Sneha: How are they adding value? And not defining it in a certain style that she doesn't speak up in meetings. She's quiet. She's this. It's like, she is. So what, why is that a bad thing? Or why is that not so good thing? And that's why I'm educating myself. And I know in this day and age, it's hard to change things that's been around for so long.
Sneha: And if you read the book Quiet by Susan Cain, like that also talks about like how indifferent, right from the process of hiring or selecting students for universities, how some of this is just really ingrained in the whole process. It's a lot more deeper than what we think it is, but there's always opportunities to change and learn.
Sneha: And for me, that's where leadership style. When somebody asks me like what my leadership style is. It's not set in stone. I can't say it's XYZ because tomorrow I learn something new about myself or about the organization or about the people that I'm working with. And I got to adapt and evolve to make sure that it resonates with that environment.
Sneha: And I think that's where it's like leadership style is constantly evolving. That's my leadership style because I don't get stuck into one way or another. And I spend time to learn what clicks with people? What makes them more passionate or what brings out like the true excitement in them and try to adopt a way that resonates with the both of us, because that's when true meaningful conversations or outcomes happens.
Sneha: I wouldn't say like, I'm good at it or anything right now. I'm still learning through it as I go through.
Kayla: I think you bring up a great point, right? Like understanding your team and understanding their strengths. And it may not be that everyone is the loudest person in the room. It's hey, what type of learner are you? Like how do you like to speak up? Do you need time to think about that? I think that's something that's so important is just understanding the strengths of your team. So let's talk about that a little bit about identifying the strengths of the team overall.
Sneha: So nowadays, I think there are a lot of these tests that tell you, like what your personality type is, right?
Sneha: Like the Meyers Briggs, which is INTJ and there's Strengths Finder. There's so many of them. So that's more of the formal route of like getting people to start thinking about, okay, who are you as a person? Like, how do you operate well? Do you need a heads up for the meeting? Can I just tell you five minutes before and say, Hey, you got to present in the next five minutes.
Sneha: Are you okay with that?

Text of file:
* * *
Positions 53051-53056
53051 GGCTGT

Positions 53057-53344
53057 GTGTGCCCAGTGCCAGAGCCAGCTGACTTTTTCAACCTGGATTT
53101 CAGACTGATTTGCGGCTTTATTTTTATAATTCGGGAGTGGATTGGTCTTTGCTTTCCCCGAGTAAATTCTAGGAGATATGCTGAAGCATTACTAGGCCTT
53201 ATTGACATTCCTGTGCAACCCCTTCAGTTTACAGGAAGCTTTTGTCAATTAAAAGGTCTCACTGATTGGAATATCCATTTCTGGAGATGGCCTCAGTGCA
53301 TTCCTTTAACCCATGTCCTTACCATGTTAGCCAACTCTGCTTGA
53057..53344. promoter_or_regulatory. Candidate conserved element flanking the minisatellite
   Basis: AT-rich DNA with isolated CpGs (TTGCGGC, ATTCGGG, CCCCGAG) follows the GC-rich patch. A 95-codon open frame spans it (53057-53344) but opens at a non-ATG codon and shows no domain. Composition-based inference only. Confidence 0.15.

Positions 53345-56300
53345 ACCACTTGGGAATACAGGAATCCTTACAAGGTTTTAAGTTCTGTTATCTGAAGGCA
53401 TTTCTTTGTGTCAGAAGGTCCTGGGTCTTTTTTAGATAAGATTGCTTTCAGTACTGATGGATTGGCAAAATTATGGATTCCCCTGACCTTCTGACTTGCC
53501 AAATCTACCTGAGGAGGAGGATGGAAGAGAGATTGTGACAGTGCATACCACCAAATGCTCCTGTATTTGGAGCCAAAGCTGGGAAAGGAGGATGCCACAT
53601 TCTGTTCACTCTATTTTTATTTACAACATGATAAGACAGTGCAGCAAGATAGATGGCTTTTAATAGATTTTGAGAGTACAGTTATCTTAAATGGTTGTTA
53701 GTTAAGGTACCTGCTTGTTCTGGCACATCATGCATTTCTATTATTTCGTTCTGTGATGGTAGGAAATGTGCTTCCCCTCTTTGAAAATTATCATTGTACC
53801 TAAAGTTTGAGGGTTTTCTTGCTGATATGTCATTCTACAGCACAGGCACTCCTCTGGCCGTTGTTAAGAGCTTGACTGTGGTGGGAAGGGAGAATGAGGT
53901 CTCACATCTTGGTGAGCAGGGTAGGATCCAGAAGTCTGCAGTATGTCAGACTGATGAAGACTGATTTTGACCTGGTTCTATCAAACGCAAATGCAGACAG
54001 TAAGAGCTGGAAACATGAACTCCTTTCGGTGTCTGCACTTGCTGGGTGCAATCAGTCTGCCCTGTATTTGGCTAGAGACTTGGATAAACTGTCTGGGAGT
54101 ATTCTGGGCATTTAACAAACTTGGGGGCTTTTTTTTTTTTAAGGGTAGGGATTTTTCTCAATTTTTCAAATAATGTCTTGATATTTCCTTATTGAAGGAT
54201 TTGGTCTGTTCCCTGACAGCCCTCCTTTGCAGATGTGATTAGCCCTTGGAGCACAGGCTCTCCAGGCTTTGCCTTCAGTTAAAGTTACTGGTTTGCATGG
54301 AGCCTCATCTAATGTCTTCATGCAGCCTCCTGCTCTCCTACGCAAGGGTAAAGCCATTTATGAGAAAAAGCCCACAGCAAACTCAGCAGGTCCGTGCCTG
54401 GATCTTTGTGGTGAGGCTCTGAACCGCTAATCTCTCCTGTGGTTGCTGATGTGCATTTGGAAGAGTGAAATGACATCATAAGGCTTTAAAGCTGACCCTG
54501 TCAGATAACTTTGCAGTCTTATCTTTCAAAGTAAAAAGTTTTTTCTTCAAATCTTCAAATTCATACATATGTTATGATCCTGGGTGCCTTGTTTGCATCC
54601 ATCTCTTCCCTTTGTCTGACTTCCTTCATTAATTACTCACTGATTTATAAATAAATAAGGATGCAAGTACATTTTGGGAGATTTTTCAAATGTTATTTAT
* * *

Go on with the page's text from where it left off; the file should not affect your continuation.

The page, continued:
Sneha: So I think that's step one. Just getting people aware of trying to understand who they are and where they work and don't work well. Like for me, I need like heads up or I need time to prep myself before a meeting, just to make sure that I'm in the zone. And I know, this is what I can't do. You just can't call me like five minutes before and say to speak about it.
Sneha: I can, it's not that I can't, but it probably wouldn't be like the best version of what I would say. My manager or whoever I work with may not be aware. So it's not on them to figure that out. That's on me to give them a heads up that, Hey, next time I need like a day's notice. Don't pull me in.
Sneha: So I think that's where getting people to spend some time to figure out what ticks and what works and what actually resonates with them and being more conscious about noting that down.
Sneha: Identifying similar situations, if it's a trend or a pattern and giving everybody who's involved in that a heads up that this is probably not the best situation for me. I think is gonna really help because not everyone's going to be aware of what works for you and what doesn't.
Sneha: And similarly, on a personal relationship. I ask these questions so that again, people spend some time to think about it, right? And then if they operate in a certain way, creating an ecosystem that helps them work in that way, which means that I give them like a one week heads up. Then I set up like a pre prep session just to make sure they're prepared.
Sneha: And then the actual session, which takes a bit of time but it's so much worth. It's fun to, at least for me, it's fun to know about people and how they work and as well as like, it makes a more productive and healthy and a fun environment than having one formula fits all. Right. Which is very easy to implement because there are no versions of it.
Sneha: It's just one way, but that's always not the best way.
Kayla: I think you bring up a great point, right? Giving your team the space to understand like their strengths and weaknesses and setting time aside to actually understand how people work best. I think a lot of times people get onboarded really quick at a company and it's, hey, we just have to get into to the work, but taking this step back and say, hey, do you need more time if we're going to a meeting? Or, hey, what do you need?
Kayla: And I think on the flip side, giving your team the space to say, hey, what do you need to be successful? And as a leader saying, hey, what are the things? Do you need time before meetings? And obviously you see trends throughout your team. So it's, hey, these are the things I see. What resonates with you or what do you need to be successful?